Ethically, the society expects companies to obey the stipulated rules such as the labor laws and shield the stakeholders’ interests from hazardous social and economic factors. On the other hand, it is a compulsory social responsibility under the guidance of the law to act within the local and regional and international laws pertaining to the firm’s working environment. Despite the United States relaxed provision for children minimum age for employment, the tobacco industry has an ethical obligation to refrain from employing children under the age of 18 years. (New York Times par.4).
Tobacco health complications either directly or indirectly have raised alarm in the recent years across the globe as many people especially the middle-aged group contract lung infections caused by tobacco inhalation. The global statistics project that the number of deaths from tobacco infections would raise to 10 million in an anticipated period of ten years- a figure that includes direct consumption and inhalation (Dresler and Marks 605). Children at the ages of 12 and 16 years have an inconsistent immune system thus most children employees in the tobacco industry would fall victim to lung infections and other contractions that could cause loss of lives or high long-term subjection to medication. Conversely, health deterioration of children in a household eats up on the family’s savings and consumption income hence aggravating the poverty level in the society. The scenario manifest an unfortunate reverse incident where children’s and parents earned wages result in paying hospital bills and taking care of the ailing children. Revisiting, our previous dilemma, child labor enrollment in the tobacco industry reverse the previous economic gains influenced by the industries social responsibility in the economy.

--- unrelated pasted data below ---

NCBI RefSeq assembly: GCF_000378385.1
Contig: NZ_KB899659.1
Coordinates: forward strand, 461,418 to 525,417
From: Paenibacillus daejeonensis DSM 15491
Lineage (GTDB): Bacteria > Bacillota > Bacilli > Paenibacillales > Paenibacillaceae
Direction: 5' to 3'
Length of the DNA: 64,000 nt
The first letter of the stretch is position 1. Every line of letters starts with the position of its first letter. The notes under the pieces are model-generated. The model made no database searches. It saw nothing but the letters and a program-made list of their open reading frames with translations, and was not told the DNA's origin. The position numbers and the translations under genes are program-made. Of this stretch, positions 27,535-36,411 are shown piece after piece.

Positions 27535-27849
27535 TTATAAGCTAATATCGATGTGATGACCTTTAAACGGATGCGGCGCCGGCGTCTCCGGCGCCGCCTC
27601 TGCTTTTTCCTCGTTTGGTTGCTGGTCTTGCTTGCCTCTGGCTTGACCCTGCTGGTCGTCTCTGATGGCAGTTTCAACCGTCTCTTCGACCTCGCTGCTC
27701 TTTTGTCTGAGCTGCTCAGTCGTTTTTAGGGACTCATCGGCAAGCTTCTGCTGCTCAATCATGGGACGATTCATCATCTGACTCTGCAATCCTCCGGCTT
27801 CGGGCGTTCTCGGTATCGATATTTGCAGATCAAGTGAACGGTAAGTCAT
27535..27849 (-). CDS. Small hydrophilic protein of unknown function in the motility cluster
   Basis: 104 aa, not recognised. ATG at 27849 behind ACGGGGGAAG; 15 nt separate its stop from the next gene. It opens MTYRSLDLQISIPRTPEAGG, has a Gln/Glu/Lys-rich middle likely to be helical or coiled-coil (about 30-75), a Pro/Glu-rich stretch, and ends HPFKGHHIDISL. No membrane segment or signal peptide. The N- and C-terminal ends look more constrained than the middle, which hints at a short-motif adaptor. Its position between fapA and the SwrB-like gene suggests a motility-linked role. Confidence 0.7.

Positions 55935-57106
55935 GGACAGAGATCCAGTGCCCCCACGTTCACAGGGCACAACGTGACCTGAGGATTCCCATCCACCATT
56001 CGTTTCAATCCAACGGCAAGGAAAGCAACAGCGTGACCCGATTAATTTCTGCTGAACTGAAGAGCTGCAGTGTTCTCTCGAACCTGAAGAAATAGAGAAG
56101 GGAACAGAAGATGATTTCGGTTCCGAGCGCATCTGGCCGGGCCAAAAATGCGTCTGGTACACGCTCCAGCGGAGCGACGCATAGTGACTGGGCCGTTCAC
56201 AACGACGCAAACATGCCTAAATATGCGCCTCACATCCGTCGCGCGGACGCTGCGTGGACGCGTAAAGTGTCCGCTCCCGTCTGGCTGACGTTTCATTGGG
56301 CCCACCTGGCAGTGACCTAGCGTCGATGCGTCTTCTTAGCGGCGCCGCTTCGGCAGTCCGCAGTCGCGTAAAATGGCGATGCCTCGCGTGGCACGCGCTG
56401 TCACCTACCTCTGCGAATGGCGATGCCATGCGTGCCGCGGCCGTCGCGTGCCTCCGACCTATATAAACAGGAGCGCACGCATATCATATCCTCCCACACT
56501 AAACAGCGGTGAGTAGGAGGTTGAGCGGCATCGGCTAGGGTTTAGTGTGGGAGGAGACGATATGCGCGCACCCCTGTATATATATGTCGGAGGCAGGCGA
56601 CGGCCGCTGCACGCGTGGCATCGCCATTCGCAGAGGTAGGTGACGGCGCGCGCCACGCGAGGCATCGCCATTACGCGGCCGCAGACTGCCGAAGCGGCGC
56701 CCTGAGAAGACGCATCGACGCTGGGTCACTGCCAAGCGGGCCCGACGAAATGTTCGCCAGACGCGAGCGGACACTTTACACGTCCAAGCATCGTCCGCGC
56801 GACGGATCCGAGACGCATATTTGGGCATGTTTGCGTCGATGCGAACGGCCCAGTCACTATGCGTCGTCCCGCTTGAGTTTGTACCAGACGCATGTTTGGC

Alternatively, the children’s continuous inhalation of tobacco dust at a tender age forms the basis of child addiction to smoking and abuse of associated substances. The pollutant affects the victim’s weak cells to accustom to the tobacco effluents that culminate in a long term addiction to tobacco consumption. Persistent addiction to the substance among children derails the global efforts by governments and non-government to mitigate mortality rate among the youth due to throat and lung cancer affiliated with smoking. In the ensuing years, the employed children would advance to smoking and further reduce the eligible workforce productivity and fertility rate. Based on the analysis, child labor in the tobacco industry is inclined to long-term economic unsustainability contrary to the ethical guidelines for corporate citizenship.
What about the future of the society that accounts for the possible workforce, as well as the consumers? A rational person with a focus on the ensuing times would pose a similar question. In principle, a firm operates under the going concern concept that is undertaking current activities hopeful of tremendous results in the infinite future and strengthening sustainable advantage. In a triple bottom approach, the society accounts for the sustainable market advantage of a firm by adhering to social –ethical obligations and quality output. Currently, the victims of child labor in the tobacco industry rank low in job productivity and deplorable health such as cancerous infection. Thus, companies would suffer from a deficiency in labor skills and slow market growth. Additionally, the current rise in technology has enlightened the consumers and the workers in understanding the limits of human rights and social welfare hence, individuals hold the information on their deserved rightful treatment by other people as well as expected responsibilities in a particular issue. The rights theory fronts that conscious beings would reciprocate fair treatment from other parties regardless of social or economic ranks.